|Image courtesy dunrie via |
In a recent interview with Sage Magazine, Steingraber discusses some of the challenges citizens face in battling the powerful interests that are forcing governments to put economics before a healthy environment. As she says, "... in many states, laws require us to balance health interests with economic interests. You basically have to pile a bunch of dead bodies in front of the White House before you can overrule the economic interests."
Steingraber also talks about cancer and other environment-caused diseases as a human rights issue. She says:
"The idea that other people’s chemicals can enter our bodies without our consent as an act of toxic trespass, and that this can alter the chemical pathways of our bodies, trigger certain switches, turn off and on certain hormones, places cancer as a human rights issue. Anytime there’s a disconnect between those who benefit and those who pay a price, we have a human rights issue.And a bit later she criticizes the "big green groups" for failing to integrate human rights into their strategies:
Central to human rights is equal protection under the law. When we look at cancer, it’s not a random tragedy. People live near certain types of activities—whether large-scale agriculture or industry—where cancer is more common. That and other lines of evidence show that the role environmental carcinogens play and the story of human cancer is one that we have underestimated. It’s not the only cause of cancer, but it’s one that we can prevent, unlike the genes that we inherit—which turn out to play a much smaller role than we had originally thought. As far as I can see that is good news. It makes cancer prevention more possible."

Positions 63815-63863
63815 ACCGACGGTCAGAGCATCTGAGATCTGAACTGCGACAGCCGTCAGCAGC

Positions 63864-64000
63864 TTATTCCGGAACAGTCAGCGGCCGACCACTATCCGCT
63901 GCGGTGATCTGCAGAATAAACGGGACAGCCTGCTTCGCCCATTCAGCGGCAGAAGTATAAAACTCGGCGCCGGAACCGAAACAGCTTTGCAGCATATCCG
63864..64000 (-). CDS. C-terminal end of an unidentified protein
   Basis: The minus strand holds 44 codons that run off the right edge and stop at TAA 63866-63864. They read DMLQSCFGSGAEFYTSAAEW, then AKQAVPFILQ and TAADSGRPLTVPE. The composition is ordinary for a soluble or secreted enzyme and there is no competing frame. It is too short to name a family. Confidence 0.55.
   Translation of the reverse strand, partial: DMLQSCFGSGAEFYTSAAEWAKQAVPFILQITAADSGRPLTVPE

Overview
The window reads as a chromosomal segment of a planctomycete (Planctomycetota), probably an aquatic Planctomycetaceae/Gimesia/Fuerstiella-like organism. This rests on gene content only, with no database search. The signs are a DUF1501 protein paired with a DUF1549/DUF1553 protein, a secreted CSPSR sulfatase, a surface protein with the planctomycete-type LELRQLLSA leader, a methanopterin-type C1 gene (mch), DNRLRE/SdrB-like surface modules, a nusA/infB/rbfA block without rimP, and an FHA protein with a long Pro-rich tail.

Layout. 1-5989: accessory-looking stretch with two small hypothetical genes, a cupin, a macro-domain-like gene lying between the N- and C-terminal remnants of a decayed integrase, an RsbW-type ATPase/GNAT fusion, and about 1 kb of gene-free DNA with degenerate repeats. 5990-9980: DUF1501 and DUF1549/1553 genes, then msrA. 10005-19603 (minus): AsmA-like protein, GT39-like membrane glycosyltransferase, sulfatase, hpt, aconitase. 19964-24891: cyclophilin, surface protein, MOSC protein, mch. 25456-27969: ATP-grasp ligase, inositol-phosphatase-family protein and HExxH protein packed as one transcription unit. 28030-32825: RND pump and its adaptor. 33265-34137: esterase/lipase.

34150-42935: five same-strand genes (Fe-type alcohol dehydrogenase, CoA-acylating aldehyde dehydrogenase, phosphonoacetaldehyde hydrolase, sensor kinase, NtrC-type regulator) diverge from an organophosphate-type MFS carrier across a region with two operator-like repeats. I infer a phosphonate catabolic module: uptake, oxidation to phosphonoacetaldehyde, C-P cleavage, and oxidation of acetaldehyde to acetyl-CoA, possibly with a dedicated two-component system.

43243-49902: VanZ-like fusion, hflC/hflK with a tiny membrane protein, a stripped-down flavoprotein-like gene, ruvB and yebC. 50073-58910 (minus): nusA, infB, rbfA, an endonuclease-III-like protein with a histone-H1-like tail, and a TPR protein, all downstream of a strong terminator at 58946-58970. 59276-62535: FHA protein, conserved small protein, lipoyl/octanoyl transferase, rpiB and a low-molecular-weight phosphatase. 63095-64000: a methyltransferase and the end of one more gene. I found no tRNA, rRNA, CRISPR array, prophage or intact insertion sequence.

"Most human rights movements ask people to do really heroic and big things, whether it’s Gandhi and the salt march or the Alabama bus boycott or Martin Luther King Jr.’s walk across the south. Most of the big human rights movements asked people to directly confront their oppressors. I don’t see the mainstream environmental movement asking that of people. Instead it makes us all feel vaguely guilty. I’m increasingly frustrated with the big green groups in the US because they generally take this conciliatory approach, accepting as inevitable that we are going down this extreme energy pathway."Read the complete interview.
Steingraber's interview serves as a great springboard for discussing several important issues, such as:
- When lives may be in danger, how long do we wait for how much scientific proof that we need to act?
- How much should we weight economic interests over public health (if at all)?
- Why is it so challenging to ban chemicals or other toxins that have been shown to be a health and/or environmental hazard?
- How much accountability should companies hold for the negative health and environmental impacts of the chemicals and processes they use?
- Where does the burden of change belong?
- How much time should we spend on encouraging "small solutions" versus major systemic change?
- How can we get our food, energy, shelter, job, and other needs met in ways that do the most good and least harm to all people, animals, and the earth?
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